Millennium Bridge

The Millennium Bridge located in Newcastle, England is not a normal bridge but a bridge which comes under the category ‘canal’. Canal bridges are huge bridges which are divided in two parts, when a ship is crossing by a canal bridge. The bridge will tilt itself 30-50m degrees up from both sides.

Where as in the Millennium Bridge, the whole body will tilt in one piece. When the Millennium Bridge first operated only 35,000 viewers were standing by. People still see the bridge tilting but such a beautiful bridge can also be seen without motion in its gears.

The bridges cost price was 40 million USD and took more than 2 years to complete after 1 year of the construction was ready to operate in 2003. The beautiful and brilliantly original design by the Wilkinson and Eyre was the outright winner of a competition launched by Gateshead Council in 1996.

Facts

  • The hydraulic system is powered by 8 electric motors which generate 589 horse power.
  • When the bridge is raised the suspension cables are kept taught by 14-ton casting to either side.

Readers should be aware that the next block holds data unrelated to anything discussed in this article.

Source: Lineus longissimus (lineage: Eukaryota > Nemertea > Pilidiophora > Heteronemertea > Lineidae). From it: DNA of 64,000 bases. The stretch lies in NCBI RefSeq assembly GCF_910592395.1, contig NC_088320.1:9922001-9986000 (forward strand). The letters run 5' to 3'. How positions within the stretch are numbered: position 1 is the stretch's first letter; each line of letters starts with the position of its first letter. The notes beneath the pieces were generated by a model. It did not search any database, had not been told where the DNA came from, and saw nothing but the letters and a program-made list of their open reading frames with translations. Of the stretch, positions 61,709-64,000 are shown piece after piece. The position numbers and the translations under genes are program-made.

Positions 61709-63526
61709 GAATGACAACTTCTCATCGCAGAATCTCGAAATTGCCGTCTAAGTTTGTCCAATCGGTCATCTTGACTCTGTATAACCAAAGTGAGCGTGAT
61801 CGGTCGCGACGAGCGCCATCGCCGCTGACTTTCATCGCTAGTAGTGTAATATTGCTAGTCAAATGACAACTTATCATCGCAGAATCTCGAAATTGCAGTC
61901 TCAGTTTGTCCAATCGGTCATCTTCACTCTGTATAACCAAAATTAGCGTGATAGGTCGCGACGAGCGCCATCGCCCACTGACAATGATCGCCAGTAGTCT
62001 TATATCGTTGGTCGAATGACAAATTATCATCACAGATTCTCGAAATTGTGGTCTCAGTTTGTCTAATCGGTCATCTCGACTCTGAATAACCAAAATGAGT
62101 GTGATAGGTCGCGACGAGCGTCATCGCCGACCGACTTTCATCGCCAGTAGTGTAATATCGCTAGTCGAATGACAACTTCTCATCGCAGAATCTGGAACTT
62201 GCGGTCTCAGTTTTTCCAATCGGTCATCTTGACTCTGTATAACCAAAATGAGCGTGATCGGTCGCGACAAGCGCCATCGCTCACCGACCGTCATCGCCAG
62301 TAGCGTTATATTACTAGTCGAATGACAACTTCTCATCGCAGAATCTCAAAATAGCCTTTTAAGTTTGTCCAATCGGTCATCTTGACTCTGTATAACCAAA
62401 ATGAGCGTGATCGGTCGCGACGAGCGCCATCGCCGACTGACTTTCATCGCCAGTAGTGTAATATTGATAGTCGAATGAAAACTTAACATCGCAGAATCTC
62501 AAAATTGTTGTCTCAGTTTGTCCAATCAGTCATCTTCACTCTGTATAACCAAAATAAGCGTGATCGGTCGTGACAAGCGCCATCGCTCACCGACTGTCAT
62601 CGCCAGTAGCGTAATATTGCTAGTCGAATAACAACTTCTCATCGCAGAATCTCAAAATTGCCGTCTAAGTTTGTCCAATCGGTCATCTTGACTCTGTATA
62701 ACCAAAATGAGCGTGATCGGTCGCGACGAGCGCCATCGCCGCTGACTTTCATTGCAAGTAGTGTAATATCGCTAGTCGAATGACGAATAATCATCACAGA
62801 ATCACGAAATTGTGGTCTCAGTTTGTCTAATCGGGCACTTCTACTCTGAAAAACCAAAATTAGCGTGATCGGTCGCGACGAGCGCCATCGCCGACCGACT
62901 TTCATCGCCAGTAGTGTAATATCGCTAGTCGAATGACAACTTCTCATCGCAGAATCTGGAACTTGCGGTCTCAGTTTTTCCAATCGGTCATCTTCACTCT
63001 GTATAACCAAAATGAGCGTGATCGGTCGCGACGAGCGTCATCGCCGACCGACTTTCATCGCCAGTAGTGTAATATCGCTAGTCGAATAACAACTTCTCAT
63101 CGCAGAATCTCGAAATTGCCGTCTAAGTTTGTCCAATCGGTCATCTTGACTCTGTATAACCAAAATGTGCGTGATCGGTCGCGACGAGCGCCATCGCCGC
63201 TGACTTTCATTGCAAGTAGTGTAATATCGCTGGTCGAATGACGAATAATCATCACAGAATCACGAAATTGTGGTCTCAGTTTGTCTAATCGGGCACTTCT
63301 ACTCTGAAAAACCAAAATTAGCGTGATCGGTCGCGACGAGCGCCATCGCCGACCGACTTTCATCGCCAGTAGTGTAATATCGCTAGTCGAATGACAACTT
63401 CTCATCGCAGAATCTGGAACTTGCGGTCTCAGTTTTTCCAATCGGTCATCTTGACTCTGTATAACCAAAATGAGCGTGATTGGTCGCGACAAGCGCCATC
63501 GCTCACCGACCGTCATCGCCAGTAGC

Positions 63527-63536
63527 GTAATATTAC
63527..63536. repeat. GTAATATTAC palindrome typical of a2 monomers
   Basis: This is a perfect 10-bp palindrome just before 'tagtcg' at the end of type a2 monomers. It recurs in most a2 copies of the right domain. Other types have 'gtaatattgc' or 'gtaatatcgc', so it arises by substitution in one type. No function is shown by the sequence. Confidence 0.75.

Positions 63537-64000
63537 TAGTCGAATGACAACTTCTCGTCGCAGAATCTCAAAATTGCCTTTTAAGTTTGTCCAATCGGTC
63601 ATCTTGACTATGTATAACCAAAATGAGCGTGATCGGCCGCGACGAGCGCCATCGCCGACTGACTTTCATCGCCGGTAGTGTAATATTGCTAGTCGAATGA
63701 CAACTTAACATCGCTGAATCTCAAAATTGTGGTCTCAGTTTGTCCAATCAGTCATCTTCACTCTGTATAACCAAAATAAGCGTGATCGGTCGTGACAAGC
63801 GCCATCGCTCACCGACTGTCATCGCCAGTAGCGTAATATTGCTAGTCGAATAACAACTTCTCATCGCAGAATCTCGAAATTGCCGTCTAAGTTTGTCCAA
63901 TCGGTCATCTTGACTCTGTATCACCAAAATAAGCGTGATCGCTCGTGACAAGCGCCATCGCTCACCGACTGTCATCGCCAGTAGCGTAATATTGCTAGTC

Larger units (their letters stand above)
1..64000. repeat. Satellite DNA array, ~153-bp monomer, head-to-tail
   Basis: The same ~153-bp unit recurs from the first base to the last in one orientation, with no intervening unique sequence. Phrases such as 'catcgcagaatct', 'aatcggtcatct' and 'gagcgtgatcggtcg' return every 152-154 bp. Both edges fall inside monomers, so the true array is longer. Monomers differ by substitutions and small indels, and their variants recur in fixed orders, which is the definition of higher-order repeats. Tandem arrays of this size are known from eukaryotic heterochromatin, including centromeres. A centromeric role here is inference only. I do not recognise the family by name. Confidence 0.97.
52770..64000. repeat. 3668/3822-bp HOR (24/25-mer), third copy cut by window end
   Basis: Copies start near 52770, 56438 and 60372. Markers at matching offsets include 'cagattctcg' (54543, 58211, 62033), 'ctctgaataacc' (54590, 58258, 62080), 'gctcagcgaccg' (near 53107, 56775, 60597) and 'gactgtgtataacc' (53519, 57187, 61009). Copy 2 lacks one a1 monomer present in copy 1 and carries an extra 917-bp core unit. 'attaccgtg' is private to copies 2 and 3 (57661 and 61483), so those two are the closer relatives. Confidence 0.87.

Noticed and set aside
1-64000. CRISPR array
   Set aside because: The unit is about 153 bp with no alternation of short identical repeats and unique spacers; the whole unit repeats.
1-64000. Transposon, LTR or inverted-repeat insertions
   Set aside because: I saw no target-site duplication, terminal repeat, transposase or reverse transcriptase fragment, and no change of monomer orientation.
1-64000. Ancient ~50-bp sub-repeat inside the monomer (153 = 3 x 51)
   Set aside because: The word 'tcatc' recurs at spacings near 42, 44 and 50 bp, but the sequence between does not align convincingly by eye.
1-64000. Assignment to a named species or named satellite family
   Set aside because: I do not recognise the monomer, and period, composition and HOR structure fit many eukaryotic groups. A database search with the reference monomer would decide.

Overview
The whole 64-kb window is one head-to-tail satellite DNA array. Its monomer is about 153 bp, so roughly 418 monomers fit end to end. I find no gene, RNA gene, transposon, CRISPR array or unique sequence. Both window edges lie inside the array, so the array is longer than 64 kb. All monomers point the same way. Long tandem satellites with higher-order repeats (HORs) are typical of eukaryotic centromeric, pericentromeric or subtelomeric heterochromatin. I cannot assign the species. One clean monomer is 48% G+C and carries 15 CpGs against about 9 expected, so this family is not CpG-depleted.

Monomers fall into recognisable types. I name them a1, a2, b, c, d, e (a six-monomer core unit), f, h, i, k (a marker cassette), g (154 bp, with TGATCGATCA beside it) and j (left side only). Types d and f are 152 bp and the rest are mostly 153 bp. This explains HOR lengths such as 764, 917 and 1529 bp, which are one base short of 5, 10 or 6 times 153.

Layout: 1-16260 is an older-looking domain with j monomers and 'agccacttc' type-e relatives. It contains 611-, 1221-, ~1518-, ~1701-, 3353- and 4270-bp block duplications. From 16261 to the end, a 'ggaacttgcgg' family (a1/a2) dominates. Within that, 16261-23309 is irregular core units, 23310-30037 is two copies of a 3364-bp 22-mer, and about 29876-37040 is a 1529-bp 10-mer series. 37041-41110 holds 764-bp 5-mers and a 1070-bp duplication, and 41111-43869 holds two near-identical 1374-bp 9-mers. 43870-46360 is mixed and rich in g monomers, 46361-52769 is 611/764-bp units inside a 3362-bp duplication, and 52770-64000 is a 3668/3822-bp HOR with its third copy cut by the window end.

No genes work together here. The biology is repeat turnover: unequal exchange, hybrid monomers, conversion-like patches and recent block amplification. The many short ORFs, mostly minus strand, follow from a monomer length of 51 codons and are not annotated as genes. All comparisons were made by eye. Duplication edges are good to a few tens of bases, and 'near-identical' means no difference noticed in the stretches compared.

• The bridge is self-cleaning, with litter rolling into chutes at either ends each time the structure tilts.

Scottish Parliament

The Scottish Parliament, a marvel of the modern day. Designed by Enric Miralles, This site is in Edinburgh’s medieval old town squeezed between a royal palaces.

The Catalan architect started sketching flowers and plants as the base layout of the Scottish parliament. Architecturally there were no concessions either to traditional or modern principle rational designs.

Problems were faced due to the death of the Catalan architect but got resolved.

The Building unusual layout and quality o finish became apparent in the pubic foyer, Concrete had been polished to a point where it was as soft as marble. The windows are pretty unusual as each window is handmade and each one has its own design.

Facts

  • Each of the 112 nodes in the debating hall are separately designed for their own purpose.
  • The building is clad in 6,000 sq. m of Kennay granite from Aberdeenshire, in Scotland.
  • Each office has an area by the window known as “a contemplate space”.